Top tips for naming your start-up business

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Top tips for naming your start-up business

THE story is that back in August 1998, Sun co-founder Andy Bechtolsheim made out a cheque for $US100,000 to a company called Google Inc. Problem was it did not exist back then.

What did exist was which was registered as a domain in September of the previous year by the search engine co-founders Larry Page and Sergey Brin.

According to the Google website, this name was a play on the word ‘googol’, a mathematical term for the number represented by the numeral 1 followed by 100 zeroes. It reflected their ambition: the co-founders wanted to organise huge quantities of information on the web. Google filed for incorporation in California the next month.

Today, Google is used worldwide as a verb when the need to search for something online arises.

Take the software company named Six Apart. Why six and apart? The reason is that the co-founders were born six days apart from each other.

This is an example of a business name that is easy to remember, but has a resonance especially after hearing the logic behind it.

While naming the business could be put on the backburner in the nascent stage of planning, it is good to remember that the business name is the name under which the business trades.  (

Here are some useful tips on naming your business:


How does the name sound?

Does it sound dull and conjure up images of a bricks and mortar type business? This could be important if the start-up relies heavily on online sales and marketing. Think of how it will sound when social media is harnessed to market the product.

An Instagram account with a zingy name could pull in viewers initially. That being said, a frivolous name that could do well in social media may not inspire confidence where it needs – in the target market.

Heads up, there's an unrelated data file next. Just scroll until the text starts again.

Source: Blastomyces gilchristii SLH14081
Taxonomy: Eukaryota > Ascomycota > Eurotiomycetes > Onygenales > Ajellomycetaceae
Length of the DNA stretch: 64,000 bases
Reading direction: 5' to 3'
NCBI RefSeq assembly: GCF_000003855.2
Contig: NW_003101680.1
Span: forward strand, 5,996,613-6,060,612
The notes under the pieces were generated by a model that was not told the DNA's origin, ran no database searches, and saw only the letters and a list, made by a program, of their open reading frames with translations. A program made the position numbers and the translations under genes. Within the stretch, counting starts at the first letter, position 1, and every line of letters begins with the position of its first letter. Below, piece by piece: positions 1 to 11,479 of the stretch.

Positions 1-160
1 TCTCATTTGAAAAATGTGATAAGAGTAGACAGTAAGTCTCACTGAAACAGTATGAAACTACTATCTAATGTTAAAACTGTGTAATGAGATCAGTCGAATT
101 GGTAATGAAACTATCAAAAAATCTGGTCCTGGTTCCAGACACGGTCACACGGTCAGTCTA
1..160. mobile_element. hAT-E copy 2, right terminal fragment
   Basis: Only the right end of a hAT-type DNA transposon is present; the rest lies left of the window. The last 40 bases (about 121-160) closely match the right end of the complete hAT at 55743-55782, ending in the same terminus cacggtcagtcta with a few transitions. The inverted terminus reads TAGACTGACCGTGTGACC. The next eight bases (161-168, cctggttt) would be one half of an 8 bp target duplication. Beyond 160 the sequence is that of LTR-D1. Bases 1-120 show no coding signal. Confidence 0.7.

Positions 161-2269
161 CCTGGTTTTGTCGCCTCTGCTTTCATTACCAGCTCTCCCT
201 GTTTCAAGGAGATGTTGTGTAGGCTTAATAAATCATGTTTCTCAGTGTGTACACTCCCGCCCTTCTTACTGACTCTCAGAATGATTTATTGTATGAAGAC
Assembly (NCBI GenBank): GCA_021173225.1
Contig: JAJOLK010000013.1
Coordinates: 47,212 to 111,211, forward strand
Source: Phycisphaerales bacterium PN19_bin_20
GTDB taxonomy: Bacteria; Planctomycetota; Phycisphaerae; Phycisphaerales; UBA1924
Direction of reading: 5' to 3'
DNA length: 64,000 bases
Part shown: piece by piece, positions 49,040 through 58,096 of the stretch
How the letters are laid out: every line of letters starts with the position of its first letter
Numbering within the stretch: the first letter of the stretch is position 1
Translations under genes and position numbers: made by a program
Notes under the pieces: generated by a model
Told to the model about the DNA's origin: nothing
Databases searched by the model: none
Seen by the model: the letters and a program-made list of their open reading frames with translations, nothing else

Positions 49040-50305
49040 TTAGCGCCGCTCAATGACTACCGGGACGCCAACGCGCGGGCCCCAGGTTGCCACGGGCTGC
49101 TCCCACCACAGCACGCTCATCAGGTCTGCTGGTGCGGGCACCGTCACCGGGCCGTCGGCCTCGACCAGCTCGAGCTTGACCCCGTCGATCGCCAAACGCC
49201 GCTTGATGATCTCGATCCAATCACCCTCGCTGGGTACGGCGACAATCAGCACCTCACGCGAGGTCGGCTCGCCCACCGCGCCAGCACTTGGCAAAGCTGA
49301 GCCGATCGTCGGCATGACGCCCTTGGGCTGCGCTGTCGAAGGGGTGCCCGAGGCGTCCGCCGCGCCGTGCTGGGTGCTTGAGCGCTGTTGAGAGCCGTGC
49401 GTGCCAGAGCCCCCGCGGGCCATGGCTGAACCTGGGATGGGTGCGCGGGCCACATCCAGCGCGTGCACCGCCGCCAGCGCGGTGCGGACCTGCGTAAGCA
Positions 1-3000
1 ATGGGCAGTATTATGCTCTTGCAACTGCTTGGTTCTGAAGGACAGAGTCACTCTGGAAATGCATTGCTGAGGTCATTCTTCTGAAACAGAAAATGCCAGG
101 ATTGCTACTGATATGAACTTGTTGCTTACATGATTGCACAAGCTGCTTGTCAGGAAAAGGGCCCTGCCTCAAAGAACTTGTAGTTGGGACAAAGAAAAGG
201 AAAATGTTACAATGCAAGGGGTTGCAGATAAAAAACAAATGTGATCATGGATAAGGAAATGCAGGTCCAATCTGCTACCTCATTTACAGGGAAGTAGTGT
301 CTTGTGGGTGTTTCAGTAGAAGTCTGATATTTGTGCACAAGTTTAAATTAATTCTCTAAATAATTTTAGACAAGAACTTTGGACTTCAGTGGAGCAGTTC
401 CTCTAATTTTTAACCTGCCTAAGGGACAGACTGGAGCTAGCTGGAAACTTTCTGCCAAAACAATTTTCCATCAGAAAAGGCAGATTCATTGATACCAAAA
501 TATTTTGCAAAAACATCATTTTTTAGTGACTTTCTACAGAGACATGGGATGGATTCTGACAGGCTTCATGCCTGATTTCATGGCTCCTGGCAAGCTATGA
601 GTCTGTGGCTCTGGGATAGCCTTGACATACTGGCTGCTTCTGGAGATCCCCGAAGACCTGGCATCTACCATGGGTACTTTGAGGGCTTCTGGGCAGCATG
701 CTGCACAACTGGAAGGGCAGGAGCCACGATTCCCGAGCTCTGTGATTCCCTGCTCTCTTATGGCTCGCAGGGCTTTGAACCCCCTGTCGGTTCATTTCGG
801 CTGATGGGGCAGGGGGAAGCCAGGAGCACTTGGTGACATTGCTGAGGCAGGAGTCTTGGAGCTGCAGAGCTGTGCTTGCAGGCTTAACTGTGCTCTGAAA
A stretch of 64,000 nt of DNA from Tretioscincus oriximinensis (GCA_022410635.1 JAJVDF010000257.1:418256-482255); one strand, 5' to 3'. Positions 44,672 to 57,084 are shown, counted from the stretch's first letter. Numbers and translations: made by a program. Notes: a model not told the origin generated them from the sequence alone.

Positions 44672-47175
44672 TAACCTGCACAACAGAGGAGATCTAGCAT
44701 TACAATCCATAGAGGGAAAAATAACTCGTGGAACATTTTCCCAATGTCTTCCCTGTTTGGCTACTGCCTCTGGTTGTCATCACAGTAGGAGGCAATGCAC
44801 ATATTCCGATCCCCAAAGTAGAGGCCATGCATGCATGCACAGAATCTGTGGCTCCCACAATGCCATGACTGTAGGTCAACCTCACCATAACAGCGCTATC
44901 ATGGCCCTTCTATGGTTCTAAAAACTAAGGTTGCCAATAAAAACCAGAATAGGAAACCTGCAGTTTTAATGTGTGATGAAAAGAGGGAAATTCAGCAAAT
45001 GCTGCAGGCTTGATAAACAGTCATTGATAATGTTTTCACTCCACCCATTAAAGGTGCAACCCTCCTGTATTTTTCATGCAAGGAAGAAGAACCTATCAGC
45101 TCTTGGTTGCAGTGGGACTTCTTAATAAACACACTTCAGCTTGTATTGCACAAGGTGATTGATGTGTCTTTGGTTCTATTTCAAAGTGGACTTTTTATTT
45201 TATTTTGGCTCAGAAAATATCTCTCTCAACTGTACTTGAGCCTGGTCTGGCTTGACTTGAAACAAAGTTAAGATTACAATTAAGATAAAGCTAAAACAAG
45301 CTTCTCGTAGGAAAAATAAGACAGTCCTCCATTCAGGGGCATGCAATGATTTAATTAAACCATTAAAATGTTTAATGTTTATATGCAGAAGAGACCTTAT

Be creative but not too obscure

Everyone likes a good pun. It makes for a good water-cooler conversation. But a name that is too clever and makes people ponder what it really is, may not be a good idea.

Maybe the product is so unique that it speaks for itself. So getting that name in plain sight could be just as effective. For example, a restaurant that sells a certain type of cuisine or a shop that hawks a unique product could do with the name of the product itself instead of some obscure reference that has potential customers wondering what on earth is the product.

Names that look like spelling mistakes

How many times has one had to check and see if the name of a company has been spelt right?

While a funky name may look good on social media, it should be easy for people to search.

Also, while doing business, getting the name spelt correctly should be paramount.

Long names

A long name may not make for a neat business card. Not all nicknames are cute.

Clients or even staff may tire of saying the whole name and may shorten it to something that may not be flattering to the business or the product.

Make a list

Making a list is always exciting. Whether it is heist movies we have seen in order of preference or places we have visited or want to visit.

So why not make a list of potential business names that would grace your domain name or letterhead or shopfront, and whittle them down to the one that feels right?

What does it signify?

Is the name of the small business too generic? Does the name give the consumer enough information? Perhaps something specific to the product would pinpoint what the business is all about but not to the point where it is too restrictive.

Is it too boring or too hip? Is it memorable?

Getting that catchy name, one that sticks in the minds of people and encapsulates the small business sets you up on the entrepreneurial journey.

Key factors

The Australian government’s business site points out key factors about choosing a business name:

  • How is your business unique from competitors?
  • What image do you want to communicate to customers?
  • Are any businesses already using the name you have in mind?
  • Is your proposed name also available to be registered as a domain name for doing business online?
  • Is there any chance that your proposed name could be misunderstood?

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